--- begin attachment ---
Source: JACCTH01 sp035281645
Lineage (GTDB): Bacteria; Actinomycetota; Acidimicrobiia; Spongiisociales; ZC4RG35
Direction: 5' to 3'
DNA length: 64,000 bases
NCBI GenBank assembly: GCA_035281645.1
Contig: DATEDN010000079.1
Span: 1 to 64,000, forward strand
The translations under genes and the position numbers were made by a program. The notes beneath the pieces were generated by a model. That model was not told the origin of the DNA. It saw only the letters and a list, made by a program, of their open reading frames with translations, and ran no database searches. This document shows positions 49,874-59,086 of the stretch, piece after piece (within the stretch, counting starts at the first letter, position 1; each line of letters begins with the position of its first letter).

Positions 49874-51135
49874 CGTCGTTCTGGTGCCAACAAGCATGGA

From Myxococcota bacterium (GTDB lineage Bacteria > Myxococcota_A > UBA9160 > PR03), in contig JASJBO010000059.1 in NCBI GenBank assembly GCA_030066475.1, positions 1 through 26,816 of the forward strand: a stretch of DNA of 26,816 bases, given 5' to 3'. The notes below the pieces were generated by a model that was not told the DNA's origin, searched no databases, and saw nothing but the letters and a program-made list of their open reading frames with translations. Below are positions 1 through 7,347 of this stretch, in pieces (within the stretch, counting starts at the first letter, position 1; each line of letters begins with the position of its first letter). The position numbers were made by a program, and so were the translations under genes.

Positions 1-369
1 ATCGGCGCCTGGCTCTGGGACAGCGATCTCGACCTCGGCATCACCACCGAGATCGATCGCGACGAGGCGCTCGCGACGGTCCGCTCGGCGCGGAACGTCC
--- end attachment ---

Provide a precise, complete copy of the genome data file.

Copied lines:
Source: JACCTH01 sp035281645
Lineage (GTDB): Bacteria; Actinomycetota; Acidimicrobiia; Spongiisociales; ZC4RG35
Direction: 5' to 3'
DNA length: 64,000 bases
NCBI GenBank assembly: GCA_035281645.1
Contig: DATEDN010000079.1
Span: 1 to 64,000, forward strand
The translations under genes and the position numbers were made by a program. The notes beneath the pieces were generated by a model. That model was not told the origin of the DNA. It saw only the letters and a list, made by a program, of their open reading frames with translations, and ran no database searches. This document shows positions 49,874-59,086 of the stretch, piece after piece (within the stretch, counting starts at the first letter, position 1; each line of letters begins with the position of its first letter).

Positions 49874-51135
49874 CGTCGTTCTGGTGCCAACAAGCATGGA

From Myxococcota bacterium (GTDB lineage Bacteria > Myxococcota_A > UBA9160 > PR03), in contig JASJBO010000059.1 in NCBI GenBank assembly GCA_030066475.1, positions 1 through 26,816 of the forward strand: a stretch of DNA of 26,816 bases, given 5' to 3'. The notes below the pieces were generated by a model that was not told the DNA's origin, searched no databases, and saw nothing but the letters and a program-made list of their open reading frames with translations. Below are positions 1 through 7,347 of this stretch, in pieces (within the stretch, counting starts at the first letter, position 1; each line of letters begins with the position of its first letter). The position numbers were made by a program, and so were the translations under genes.

Positions 1-369
1 ATCGGCGCCTGGCTCTGGGACAGCGATCTCGACCTCGGCATCACCACCGAGATCGATCGCGACGAGGCGCTCGCGACGGTCCGCTCGGCGCGGAACGTCC